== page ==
Parasitology Research

, Volume 112, Issue 7, pp 2453–2459 | Cite as

Detection of Leishmania infantum and identification of blood meals in Phlebotomus perniciosus from a focus of human leishmaniasis in Madrid, Spain

  • Maribel Jiménez
  • Estela González
  • Andrés Iriso
  • Elisa Marco
  • Ana Alegret
  • Fernando Fúster
  • Ricardo Molina
Original Paper

Abstract

Since 2010, the number of cases of both human visceral leishmaniasis and cutaneous leishmaniasis in southwestern Madrid region (Spain) and more specifically in the town of Fuenlabrada has increased. Direct xenodiagnosis of leishmaniasis proved that hares (Lepus granatensis) from this focus are able to infect with Leishmania infantum colonized Phlebotomus perniciosus. To a better understanding of this focus of leishmaniasis, we conducted an entomological survey using CDC light traps, at the end of the seasonal transmission period of 2011 before the beginning of control measures of the disease, to study the phlebotomine sand flies species involved. Detection of Leishmania DNA in the sand flies captured was studied by kDNA-PCR and cpb-PCR. In addition, blood fed and gravid female P. perniciosus were analysed by a PCR based in vertebrate cytochrome b (cyt b) gene. Taxonomic identification of captured sand flies (n = 174) as P. perniciosus (n = 171) and Sergentomyia minuta (n = 3) together with the analysis of blood feeding in ten sand flies that shows a high preference for hares (n = 6), followed by humans (n = 3), and cats (n = 1) confirm a strong association between P. perniciosus hares and humans in the focus. Moreover, 79 out of 135 (58.5 %) P. perniciosus were positive to L. infantum by PCR approaches. These data support the increase of human leishmaniasis cases in the area and the existence of an unusual sylvatic cycle alternative to the classical domestic one, where the dog is the main reservoir of L. infantum.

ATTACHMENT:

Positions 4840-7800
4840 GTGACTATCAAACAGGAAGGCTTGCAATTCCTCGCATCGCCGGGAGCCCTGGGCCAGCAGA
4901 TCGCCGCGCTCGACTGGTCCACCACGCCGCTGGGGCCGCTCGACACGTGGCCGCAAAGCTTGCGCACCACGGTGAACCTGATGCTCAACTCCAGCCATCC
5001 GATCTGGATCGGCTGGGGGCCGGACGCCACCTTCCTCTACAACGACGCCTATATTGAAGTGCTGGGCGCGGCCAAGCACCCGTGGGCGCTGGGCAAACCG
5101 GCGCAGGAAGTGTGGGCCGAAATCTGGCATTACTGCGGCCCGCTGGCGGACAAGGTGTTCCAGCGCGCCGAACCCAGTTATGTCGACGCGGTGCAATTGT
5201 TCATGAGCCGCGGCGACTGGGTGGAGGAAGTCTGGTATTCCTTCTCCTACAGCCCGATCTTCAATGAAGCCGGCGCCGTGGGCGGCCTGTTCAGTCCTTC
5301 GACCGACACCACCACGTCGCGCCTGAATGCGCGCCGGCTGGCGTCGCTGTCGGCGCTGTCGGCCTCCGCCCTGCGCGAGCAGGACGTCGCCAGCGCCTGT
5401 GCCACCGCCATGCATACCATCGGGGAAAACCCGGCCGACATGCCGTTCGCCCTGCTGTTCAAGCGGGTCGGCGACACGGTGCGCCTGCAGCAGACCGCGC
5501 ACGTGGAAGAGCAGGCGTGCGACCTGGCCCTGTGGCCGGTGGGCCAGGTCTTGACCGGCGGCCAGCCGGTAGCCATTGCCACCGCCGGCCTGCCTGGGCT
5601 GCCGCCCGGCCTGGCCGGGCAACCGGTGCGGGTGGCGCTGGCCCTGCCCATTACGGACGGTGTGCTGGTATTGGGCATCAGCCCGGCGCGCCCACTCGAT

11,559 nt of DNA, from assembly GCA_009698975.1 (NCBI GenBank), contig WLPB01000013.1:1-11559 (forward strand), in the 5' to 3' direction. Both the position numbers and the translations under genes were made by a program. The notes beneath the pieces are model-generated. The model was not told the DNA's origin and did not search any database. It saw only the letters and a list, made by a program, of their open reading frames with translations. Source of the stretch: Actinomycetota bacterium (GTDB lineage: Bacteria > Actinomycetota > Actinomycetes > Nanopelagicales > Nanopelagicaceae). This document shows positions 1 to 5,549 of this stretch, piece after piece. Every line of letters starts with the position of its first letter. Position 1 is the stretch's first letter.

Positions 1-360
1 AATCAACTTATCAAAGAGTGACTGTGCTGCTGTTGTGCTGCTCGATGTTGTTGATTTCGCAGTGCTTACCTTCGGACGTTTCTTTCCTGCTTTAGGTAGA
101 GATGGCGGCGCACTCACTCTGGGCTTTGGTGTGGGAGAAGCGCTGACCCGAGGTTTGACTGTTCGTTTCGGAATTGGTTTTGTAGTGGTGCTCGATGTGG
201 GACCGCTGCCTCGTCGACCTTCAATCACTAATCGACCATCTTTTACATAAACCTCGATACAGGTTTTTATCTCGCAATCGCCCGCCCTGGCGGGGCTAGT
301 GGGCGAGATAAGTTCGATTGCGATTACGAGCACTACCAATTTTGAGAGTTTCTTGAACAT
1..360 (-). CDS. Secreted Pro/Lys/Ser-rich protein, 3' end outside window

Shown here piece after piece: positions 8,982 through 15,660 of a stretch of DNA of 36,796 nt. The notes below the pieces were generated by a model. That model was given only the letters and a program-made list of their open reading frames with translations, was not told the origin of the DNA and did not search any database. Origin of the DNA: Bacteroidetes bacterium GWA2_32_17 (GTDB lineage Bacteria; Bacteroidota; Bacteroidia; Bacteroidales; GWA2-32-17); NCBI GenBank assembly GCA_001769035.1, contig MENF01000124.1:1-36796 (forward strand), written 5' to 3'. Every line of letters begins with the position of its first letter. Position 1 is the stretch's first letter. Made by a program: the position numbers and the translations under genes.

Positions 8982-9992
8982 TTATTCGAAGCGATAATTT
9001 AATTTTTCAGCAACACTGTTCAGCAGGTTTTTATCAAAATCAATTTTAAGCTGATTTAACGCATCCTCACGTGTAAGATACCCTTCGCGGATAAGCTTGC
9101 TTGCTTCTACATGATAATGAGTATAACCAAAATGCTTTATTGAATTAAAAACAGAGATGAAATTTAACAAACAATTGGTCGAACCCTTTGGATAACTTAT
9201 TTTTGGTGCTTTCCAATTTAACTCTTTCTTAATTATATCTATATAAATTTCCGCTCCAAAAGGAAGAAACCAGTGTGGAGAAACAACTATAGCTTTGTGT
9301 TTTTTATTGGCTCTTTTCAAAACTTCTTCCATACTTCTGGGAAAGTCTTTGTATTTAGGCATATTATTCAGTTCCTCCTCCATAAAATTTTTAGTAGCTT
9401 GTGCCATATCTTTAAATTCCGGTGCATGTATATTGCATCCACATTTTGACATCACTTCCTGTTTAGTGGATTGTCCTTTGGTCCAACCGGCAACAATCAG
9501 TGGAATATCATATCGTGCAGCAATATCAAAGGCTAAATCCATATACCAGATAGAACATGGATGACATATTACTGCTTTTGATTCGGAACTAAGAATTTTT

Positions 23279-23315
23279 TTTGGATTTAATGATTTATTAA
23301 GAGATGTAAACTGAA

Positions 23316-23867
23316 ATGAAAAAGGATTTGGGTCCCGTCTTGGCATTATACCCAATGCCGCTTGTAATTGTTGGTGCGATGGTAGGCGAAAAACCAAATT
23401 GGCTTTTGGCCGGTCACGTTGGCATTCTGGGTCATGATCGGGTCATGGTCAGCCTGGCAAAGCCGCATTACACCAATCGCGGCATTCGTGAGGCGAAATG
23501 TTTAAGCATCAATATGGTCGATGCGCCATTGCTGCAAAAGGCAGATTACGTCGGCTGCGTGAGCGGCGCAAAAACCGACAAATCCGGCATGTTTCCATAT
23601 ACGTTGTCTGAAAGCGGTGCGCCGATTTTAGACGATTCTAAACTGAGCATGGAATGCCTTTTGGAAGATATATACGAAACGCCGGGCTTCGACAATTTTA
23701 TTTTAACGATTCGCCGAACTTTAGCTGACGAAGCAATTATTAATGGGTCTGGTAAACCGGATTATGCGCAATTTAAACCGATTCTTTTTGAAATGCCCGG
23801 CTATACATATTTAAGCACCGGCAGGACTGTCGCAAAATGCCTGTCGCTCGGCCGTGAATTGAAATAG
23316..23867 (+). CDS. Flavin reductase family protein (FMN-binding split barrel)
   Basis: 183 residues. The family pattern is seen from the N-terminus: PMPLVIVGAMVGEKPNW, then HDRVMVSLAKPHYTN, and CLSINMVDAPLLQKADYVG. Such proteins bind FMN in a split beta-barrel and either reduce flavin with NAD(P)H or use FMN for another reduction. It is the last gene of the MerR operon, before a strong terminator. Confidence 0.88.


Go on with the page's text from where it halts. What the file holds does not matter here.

Keywords

Visceral Leishmaniasis Leishmaniasis Blood Meal Cutaneous Leishmaniasis Entomological Survey 
These keywords were added by machine and not by the authors. This process is experimental and the keywords may be updated as the learning algorithm improves.

Notes

Acknowledgments

We would like to thank Ángeles Vázquez and Ana Tello from the Departamento de Zoología y Antropología Física, Facultad de Ciencias Biológicas, Universidad Complutense, Madrid, Spain for their support. The authors are grateful to the Fuenlabrada and Leganés Councils. This study was partially sponsored and funded by the Subdirección General de Sanidad Ambiental y Epidemiología, the Dirección General de Ordenación e Inspección de la Consejería de Sanidad (CM), the Colegio de Veterinarios de Madrid, and the Colegio de Biólogos de Madrid. This study also was partially funded by EU grant GOCE-2003-010284 EDENext and is cataloged by the EDENext Steering Committee as EDENext 092 (http://www.edenext.eu). The contents of this publication are the sole responsibility of the authors and don’t necessarily reflect the views of the European Commission.

Conflict of interest

The authors declare no conflicts of interest.

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Copyright information

© Springer-Verlag Berlin Heidelberg 2013

Authors and Affiliations

  • Maribel Jiménez
    • 1
  • Estela González
    • 1
  • Andrés Iriso
    • 2
  • Elisa Marco
    • 3
  • Ana Alegret
    • 3
  • Fernando Fúster
    • 2
  • Ricardo Molina
    • 1
  1. 1.Unidad de Entomología Médica, Servicio de Parasitología, Centro Nacional de MicrobiologíaInstituto de Salud Carlos IIIMadridSpain
  2. 2.Subdirección General de Sanidad Ambiental y Epidemiología, Dirección General de Ordenación e Inspección, Consejería de Sanidad, Comunidad de MadridMadridSpain
  3. 3.Concejalía de Salud, Consumo y Cooperación, Ayuntamiento de FuenlabradaMadridSpain

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